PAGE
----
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H - Habit to Hypothesis - Psychology Dictionary

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habit: a behaviour that develops as a result of experience and occurs almost automatically. For instance, behaviours that satisfy psychological cravings (through for example chain smoking). 

habituation: the process whereby an organism’s response to repeated stimulitemporarily decreases.

hallucination: false perceptions that occur with the lack of relevant sensory stimuli, such as hearing voices.

halo effect: a form of perceptual bias which transpires when our rating of a person on one characteristic as being positive or negative of a person affects the rating of the individual on other characteristics (similarly positive or negative). For instance, if an individual is viewed as intelligent, the rater also perceives them to be friendly. 

hardiness: personality factors (control, commitment and challenge) identified by Kobasa that help mitigate against negative effects of stress.

health behaviours: activities that maintain or improve health.

health promotion: refers to strategies and tactics that help enable people to gain control of, and therefore enhance, their health through changes in lifestyle and preventative practices, significantly reduce the risk of illness.

health psychology: area of psychology that aims to understand why people become ill, how they stay healthy and how they respond and cope with illness.

hedonic relevance: the likelihood of making a dispositional attribution if we are directly involved and the consequences are serious. Therefore, we are likely to overstate the influence of dispositional factors, and underestimate the importance of situational factors.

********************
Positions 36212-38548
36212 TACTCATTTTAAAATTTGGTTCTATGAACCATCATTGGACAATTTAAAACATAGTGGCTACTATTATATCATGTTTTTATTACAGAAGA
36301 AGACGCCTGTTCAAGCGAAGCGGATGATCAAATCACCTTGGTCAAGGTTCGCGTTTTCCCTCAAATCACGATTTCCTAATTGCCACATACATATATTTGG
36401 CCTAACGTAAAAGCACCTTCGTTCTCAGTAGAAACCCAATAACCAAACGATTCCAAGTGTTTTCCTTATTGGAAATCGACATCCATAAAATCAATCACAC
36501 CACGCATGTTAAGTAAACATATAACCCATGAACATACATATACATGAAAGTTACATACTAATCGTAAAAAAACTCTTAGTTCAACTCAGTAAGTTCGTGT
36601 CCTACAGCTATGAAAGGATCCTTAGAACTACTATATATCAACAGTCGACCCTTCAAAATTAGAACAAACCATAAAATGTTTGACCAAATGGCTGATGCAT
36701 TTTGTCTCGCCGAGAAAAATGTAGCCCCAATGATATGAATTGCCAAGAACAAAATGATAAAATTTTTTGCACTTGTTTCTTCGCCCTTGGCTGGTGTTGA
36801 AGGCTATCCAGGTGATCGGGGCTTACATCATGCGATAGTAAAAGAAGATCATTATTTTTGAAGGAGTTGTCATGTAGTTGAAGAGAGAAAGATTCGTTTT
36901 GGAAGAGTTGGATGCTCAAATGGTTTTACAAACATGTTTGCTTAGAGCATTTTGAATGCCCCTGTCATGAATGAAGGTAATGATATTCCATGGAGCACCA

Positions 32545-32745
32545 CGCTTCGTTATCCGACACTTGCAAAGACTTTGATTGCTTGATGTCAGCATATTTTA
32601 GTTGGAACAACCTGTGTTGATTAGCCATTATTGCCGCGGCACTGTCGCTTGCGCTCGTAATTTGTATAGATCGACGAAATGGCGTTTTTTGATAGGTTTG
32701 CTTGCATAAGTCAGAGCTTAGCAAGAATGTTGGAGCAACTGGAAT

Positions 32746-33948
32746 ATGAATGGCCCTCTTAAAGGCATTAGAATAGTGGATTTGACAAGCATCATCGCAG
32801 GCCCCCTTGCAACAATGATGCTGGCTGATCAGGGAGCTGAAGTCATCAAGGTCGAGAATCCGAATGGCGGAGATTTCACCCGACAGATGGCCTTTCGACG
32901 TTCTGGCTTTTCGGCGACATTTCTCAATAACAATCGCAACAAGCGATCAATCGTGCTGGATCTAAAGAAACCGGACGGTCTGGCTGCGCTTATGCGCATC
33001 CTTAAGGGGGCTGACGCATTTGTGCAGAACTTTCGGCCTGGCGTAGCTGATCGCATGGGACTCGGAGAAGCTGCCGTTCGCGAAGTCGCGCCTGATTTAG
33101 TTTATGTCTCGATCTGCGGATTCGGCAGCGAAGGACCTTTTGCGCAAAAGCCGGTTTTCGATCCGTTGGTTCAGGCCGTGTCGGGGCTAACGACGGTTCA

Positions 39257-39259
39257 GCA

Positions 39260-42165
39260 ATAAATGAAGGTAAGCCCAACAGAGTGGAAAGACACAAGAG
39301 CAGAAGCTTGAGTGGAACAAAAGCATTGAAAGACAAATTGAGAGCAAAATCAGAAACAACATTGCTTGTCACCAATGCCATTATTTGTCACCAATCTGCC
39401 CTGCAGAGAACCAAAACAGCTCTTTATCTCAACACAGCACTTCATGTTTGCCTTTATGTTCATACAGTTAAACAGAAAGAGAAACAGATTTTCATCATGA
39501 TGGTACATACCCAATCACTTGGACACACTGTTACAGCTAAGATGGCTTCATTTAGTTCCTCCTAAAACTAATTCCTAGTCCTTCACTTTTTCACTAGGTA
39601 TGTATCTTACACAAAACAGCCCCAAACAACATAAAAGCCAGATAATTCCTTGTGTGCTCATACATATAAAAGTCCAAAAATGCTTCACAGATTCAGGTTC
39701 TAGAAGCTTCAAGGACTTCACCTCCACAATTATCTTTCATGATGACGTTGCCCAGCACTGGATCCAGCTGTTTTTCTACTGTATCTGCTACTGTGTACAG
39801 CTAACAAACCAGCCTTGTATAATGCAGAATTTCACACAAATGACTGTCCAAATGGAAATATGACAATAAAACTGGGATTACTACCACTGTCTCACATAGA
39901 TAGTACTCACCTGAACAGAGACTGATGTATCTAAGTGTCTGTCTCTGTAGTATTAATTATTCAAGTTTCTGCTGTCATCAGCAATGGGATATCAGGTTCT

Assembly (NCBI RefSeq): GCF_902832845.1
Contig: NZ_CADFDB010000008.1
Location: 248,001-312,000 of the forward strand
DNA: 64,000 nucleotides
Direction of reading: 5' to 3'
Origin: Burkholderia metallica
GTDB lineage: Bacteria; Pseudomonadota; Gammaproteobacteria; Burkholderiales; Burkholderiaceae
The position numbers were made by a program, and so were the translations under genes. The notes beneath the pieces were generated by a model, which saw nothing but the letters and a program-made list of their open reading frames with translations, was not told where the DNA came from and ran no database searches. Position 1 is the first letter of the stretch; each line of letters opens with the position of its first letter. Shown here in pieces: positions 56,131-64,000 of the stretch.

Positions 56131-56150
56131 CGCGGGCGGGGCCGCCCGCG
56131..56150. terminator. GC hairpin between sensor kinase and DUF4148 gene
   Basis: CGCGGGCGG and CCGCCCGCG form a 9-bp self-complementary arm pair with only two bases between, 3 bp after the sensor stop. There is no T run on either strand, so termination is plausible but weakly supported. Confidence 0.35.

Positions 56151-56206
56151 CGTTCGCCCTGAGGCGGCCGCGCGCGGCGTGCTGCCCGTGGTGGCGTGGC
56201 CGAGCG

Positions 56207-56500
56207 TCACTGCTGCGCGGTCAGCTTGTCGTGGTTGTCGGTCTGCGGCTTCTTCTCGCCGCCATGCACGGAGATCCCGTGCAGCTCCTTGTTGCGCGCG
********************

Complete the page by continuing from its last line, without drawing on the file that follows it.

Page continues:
hedonism: a belief that all behaviour is, or should be, motivated toward the pursuit of pleasure and the avoidance of pain.

Heider (1896-1988): Austrian psychologist who focused on interpersonal relationships, proposing balance theory and attribution theory.

helping behaviour: see altruism (human) and bystander behaviour

heredity: the biological transmission of inherited characteristics from parents to offspring.

Heritability estimatemeasured by H, the heritability ratio, a statistical estimate of the degree of inheritance of a specific trait or behavior, measured by the degree of similarity between individuals who share differing amounts of genetic similarity. 

hertz:a measure of frequency, cycles per second.                                                                                                                       

heterosexuality: an attraction to the opposite sex.

heuristic: cognitive strategies, or rules of thumb? Heuristics provide informal strategies to aid problem solving, which are usually more successful than random search, but less effective than algorithms..

hierarchy of needs: Maslow's model of basic human motives, which he saw as organised in a hierarchical structure; needs range from the bottom level ofphysiological (e.g. food, water, shelter) to the highest level - self-actualisation. Needs at each level of the hierarchy must be met before the next level can be achieved.

hippocampuspart of the limbic system, located in the medial temporal lobe. Important for spatial orientation and navigation, and is crucial for memory, in particular the transfer of information from short-term to long-term memory.